A US federal judge has blocked the implementation of an anti-telemarketing list which would have prevented salespeople telephoning Americans to solicit business.
It is likely the case will end up in the Supreme Court
The ruling comes only hours after US Congress on Thursday passed legislation granting the Federal Trade Commission power to enforce the so-called "Do Not Call" list, which more than 50 million Americans have subscribed to.
US District Judge Edward Nottingham in Denver, Colorado, said the list violated constitutional free-speech protections as it amounted to "a government restriction on lawful and truthful commercial speech".
The ruling is a victory in part for telemarketers, who claim the list infringes on free speech rights and will devastate their industry, causing thousands of job losses.
Unless the ruling is overturned by a higher court, the decision could prevent the US Government from pressing ahead with plans to launch the register at the beginning of October.
The FTC is appealing the ruling and it is likely the case will end up in the nation's Supreme Court.
Both Democrat and Republican politicians sides condemned the decision as contrary to the wishes of Americans.
Republican senator John McCain described the judge's move as "misguided," while a Democratic senator said: "It's not an infringement on telemarketers' speech if I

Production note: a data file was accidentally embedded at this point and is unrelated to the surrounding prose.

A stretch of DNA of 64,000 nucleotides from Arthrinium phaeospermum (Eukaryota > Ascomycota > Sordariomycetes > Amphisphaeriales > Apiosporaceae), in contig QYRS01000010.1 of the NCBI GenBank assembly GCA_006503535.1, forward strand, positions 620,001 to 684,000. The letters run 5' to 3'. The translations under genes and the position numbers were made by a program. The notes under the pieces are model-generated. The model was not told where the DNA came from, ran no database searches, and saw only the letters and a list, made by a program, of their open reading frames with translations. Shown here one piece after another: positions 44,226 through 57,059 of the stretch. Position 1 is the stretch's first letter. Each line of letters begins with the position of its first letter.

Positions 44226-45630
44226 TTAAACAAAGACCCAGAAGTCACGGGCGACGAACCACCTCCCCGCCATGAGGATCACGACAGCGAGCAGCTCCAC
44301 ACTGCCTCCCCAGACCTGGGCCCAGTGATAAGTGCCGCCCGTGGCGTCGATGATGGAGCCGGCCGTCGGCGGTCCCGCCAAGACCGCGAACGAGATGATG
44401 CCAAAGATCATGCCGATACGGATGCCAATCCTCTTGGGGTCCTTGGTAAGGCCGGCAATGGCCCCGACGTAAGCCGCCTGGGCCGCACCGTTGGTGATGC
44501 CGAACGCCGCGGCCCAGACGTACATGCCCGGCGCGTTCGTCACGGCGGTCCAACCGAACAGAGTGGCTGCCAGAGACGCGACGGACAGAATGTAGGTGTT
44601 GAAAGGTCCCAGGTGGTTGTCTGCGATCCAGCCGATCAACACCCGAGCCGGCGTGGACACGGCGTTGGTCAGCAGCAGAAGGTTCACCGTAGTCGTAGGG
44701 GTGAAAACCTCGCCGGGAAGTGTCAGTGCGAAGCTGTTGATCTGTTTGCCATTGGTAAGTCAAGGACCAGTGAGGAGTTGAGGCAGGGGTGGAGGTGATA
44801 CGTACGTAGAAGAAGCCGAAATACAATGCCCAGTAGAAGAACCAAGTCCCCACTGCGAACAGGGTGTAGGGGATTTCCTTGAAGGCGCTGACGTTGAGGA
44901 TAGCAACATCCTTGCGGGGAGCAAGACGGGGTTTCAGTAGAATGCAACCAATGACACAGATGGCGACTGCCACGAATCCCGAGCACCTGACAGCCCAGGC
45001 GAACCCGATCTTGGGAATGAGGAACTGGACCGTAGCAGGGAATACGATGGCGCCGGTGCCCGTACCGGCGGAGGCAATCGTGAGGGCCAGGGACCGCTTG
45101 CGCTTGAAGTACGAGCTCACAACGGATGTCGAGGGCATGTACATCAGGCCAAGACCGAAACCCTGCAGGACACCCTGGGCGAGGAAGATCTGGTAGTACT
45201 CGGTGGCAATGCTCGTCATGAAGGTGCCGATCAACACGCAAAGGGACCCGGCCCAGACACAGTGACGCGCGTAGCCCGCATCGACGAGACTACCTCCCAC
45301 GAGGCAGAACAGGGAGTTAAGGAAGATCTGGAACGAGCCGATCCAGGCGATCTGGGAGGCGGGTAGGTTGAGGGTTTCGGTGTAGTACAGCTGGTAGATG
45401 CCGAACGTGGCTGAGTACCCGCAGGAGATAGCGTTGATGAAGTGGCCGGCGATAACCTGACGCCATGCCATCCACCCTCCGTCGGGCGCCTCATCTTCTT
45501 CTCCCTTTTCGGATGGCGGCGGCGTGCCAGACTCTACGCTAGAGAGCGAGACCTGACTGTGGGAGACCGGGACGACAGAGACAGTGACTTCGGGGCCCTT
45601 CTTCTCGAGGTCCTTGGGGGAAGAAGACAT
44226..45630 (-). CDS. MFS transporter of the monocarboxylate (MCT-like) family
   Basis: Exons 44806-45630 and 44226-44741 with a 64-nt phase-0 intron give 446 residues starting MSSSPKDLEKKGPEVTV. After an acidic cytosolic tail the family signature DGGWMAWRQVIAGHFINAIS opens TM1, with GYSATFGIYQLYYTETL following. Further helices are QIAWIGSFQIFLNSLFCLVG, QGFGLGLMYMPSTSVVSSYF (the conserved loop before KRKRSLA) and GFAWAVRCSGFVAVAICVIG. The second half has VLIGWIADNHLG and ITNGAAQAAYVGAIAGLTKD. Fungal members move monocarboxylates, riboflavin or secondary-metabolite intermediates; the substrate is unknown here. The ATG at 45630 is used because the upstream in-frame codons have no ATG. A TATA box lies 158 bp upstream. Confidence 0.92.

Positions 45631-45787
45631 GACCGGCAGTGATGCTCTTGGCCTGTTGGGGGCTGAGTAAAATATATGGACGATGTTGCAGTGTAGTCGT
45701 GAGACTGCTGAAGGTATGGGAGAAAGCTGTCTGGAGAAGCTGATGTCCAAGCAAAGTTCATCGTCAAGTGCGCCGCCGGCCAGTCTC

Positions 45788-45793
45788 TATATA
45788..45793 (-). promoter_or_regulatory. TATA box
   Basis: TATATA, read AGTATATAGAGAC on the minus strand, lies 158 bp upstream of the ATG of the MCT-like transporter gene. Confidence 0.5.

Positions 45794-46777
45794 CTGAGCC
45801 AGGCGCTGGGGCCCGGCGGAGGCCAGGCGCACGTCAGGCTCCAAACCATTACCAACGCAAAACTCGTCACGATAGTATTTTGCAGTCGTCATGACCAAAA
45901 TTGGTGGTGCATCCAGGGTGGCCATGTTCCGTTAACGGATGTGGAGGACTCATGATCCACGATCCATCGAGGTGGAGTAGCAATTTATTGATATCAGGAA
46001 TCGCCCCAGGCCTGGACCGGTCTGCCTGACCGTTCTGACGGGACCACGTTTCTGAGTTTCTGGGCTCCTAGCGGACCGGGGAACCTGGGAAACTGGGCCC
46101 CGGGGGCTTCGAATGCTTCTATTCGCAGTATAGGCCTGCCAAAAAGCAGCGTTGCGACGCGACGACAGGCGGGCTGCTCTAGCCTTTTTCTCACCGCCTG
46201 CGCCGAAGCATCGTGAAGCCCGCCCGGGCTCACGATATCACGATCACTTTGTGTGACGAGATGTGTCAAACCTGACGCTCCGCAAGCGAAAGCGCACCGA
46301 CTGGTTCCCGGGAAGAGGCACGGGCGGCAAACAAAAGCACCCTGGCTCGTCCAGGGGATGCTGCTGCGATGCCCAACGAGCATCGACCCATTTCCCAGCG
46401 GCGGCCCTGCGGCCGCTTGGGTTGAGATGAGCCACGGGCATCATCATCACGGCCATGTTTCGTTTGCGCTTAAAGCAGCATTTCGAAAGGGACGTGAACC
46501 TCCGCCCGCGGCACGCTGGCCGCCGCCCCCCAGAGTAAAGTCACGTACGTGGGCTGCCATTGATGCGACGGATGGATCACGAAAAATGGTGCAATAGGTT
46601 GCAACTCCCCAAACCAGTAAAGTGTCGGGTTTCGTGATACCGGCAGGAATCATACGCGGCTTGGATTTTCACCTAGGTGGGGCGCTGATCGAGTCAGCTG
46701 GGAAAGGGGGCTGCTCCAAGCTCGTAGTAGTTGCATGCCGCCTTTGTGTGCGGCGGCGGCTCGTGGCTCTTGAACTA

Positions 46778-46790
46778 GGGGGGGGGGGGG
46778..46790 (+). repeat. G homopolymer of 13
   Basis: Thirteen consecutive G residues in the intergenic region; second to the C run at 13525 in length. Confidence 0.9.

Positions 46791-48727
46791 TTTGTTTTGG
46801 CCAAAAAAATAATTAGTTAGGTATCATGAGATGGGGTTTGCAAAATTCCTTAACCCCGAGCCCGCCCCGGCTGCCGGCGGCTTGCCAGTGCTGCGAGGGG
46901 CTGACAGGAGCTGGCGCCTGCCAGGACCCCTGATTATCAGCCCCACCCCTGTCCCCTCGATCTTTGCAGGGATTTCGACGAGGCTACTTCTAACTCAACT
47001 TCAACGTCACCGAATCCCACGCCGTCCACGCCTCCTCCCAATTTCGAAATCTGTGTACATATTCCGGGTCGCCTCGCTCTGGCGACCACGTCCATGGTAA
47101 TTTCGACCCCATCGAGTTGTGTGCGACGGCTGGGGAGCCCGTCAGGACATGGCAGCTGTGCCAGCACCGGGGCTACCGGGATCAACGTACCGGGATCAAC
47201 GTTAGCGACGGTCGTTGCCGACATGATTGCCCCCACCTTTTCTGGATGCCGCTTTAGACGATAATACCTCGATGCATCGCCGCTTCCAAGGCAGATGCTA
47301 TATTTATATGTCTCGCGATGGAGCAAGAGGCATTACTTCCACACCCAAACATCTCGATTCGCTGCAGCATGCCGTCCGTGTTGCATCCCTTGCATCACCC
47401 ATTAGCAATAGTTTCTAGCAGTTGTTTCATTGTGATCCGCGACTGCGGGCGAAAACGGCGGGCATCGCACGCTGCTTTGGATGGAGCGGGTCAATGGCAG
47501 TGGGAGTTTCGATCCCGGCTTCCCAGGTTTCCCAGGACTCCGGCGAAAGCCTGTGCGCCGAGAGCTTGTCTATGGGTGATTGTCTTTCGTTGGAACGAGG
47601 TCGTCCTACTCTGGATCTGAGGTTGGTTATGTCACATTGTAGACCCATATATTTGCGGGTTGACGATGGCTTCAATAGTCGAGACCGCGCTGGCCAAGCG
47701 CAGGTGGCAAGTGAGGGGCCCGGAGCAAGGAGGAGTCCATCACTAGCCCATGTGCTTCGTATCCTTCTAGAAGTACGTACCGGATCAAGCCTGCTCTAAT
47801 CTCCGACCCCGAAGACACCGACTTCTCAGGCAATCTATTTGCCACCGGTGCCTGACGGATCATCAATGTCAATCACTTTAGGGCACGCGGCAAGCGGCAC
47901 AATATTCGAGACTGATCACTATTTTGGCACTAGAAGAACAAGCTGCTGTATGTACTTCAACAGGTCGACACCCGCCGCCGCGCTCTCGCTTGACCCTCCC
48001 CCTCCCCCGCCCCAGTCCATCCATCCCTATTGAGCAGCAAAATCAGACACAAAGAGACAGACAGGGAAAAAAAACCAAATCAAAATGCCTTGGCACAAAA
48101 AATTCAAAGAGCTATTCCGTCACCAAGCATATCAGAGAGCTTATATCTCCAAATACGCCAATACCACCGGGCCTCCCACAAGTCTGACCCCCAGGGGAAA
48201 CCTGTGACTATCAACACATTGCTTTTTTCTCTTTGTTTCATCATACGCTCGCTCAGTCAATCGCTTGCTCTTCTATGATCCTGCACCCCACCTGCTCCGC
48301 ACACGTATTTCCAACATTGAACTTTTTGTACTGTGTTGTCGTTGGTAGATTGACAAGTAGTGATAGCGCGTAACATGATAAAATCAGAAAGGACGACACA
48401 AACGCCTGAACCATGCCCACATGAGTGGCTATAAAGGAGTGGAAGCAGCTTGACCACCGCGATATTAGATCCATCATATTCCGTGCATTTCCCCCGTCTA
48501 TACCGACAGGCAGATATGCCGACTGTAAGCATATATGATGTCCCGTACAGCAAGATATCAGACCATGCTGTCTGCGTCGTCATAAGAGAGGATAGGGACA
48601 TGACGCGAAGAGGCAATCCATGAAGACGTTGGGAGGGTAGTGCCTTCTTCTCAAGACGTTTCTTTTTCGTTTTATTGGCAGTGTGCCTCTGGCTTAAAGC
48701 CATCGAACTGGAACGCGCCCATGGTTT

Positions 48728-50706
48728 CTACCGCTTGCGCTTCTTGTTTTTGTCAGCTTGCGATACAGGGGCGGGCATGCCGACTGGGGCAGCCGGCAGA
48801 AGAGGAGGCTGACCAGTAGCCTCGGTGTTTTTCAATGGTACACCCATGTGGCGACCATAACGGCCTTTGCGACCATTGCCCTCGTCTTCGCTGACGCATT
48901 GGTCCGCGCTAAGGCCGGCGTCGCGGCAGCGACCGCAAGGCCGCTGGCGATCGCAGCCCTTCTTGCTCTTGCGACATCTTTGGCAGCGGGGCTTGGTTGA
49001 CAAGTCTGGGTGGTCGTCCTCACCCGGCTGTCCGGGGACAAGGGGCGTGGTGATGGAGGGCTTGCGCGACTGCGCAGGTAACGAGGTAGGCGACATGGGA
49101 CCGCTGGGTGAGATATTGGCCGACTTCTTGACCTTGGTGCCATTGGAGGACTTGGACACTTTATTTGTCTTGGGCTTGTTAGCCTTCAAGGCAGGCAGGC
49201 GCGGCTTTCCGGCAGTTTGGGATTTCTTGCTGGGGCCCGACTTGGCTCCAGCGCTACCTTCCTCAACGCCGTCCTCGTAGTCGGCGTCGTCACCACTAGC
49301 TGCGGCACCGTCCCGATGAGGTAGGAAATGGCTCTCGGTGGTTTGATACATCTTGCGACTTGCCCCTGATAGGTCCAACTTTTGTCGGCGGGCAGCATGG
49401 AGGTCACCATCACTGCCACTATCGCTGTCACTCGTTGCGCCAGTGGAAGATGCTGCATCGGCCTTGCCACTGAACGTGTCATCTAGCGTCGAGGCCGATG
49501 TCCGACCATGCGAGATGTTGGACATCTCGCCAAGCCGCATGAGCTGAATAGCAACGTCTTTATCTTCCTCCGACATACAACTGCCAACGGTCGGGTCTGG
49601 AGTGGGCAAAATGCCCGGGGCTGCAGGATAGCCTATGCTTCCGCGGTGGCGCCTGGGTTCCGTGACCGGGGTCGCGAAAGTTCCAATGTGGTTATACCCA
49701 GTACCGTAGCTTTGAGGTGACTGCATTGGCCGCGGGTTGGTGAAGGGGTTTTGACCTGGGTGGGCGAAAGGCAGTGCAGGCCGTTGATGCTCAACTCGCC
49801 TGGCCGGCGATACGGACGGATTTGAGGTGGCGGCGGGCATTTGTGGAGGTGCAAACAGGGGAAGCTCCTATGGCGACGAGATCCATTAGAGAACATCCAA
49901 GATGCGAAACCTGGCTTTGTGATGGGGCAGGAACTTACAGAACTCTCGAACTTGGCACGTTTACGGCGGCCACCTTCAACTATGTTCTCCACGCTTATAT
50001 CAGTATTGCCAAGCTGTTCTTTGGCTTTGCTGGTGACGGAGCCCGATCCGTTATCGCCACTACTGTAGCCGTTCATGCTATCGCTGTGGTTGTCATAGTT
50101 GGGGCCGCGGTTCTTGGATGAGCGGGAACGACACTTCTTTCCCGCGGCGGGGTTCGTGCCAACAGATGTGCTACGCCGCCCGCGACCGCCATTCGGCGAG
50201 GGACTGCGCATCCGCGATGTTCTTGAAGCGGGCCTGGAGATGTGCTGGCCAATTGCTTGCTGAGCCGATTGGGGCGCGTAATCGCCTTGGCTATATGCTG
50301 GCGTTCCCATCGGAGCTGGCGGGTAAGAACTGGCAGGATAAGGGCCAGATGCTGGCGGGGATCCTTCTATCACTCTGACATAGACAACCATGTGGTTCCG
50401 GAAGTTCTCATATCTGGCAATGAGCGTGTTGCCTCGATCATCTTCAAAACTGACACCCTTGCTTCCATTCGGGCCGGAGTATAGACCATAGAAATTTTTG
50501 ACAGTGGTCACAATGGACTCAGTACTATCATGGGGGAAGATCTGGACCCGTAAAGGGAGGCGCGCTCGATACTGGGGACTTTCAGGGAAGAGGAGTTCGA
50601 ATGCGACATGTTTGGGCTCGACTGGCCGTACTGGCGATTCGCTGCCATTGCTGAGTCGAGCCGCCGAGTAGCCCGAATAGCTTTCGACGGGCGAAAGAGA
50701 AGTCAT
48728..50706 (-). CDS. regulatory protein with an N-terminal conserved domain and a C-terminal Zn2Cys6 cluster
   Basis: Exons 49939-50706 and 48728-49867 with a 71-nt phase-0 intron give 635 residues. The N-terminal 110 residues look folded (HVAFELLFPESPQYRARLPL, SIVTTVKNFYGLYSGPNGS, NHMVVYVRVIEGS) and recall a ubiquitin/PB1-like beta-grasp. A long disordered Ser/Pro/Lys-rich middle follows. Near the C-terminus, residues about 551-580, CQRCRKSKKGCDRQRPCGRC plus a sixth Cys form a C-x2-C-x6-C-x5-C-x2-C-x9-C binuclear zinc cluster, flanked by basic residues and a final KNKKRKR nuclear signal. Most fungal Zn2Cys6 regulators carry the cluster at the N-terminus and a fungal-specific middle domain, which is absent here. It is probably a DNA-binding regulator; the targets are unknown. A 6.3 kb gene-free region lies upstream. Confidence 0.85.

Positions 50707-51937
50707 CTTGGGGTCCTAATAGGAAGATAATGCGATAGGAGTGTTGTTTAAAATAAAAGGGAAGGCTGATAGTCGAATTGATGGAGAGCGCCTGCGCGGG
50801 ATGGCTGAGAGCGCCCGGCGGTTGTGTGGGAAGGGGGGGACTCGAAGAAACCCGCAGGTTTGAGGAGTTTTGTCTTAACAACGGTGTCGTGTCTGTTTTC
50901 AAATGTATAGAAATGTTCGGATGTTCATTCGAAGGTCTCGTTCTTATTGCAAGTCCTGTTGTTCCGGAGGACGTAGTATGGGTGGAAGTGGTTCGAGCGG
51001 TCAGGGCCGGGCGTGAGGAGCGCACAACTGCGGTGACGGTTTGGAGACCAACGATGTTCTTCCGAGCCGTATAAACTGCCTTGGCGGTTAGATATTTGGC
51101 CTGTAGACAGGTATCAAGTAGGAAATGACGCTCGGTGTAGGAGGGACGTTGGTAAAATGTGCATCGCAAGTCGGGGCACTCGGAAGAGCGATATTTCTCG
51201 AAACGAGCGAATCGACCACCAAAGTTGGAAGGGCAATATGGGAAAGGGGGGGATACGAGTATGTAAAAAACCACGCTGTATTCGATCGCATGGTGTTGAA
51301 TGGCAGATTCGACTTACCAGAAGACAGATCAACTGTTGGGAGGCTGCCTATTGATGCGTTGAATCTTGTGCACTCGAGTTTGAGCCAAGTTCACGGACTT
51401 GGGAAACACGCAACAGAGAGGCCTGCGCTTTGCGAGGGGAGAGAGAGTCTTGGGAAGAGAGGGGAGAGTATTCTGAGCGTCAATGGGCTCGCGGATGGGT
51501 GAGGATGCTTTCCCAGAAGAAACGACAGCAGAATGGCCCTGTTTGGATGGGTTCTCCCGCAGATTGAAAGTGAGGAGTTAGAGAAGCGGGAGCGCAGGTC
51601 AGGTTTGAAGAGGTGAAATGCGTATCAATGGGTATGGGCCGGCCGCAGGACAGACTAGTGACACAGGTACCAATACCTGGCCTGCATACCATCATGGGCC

don't want to take their calls".
The FTC hopes the Do Not Call registry list will block 80% of all calls made by telemarketers.
Exemptions include calls from charities, pollsters and political campaigns.
Under the rules, telemarketers will have to check the list every three months to see who does not wish to be called and those who call listed people could be fined up to $11,000 each time.
Thursday's ruling was the second barrier to the US Federal Trade Commission's attempts to push the legislation through, after another federal judge on Tuesday in Oklahoma City, Oklahoma ruled the agency lacked the power to create and operate the registry.
It was the Tuesday ruling that prompted Congress to act in such an unusually speedy manner, writing and pushing through the bill in only two days.
US President George W Bush has also indicated he will sign it into law.
Analysts say that Congress could possibly fix the problem by extending the list to cover calls excluded in earlier bills.
But telemarketers have vowed to push on with more lawsuits in other states to protect their livelihood.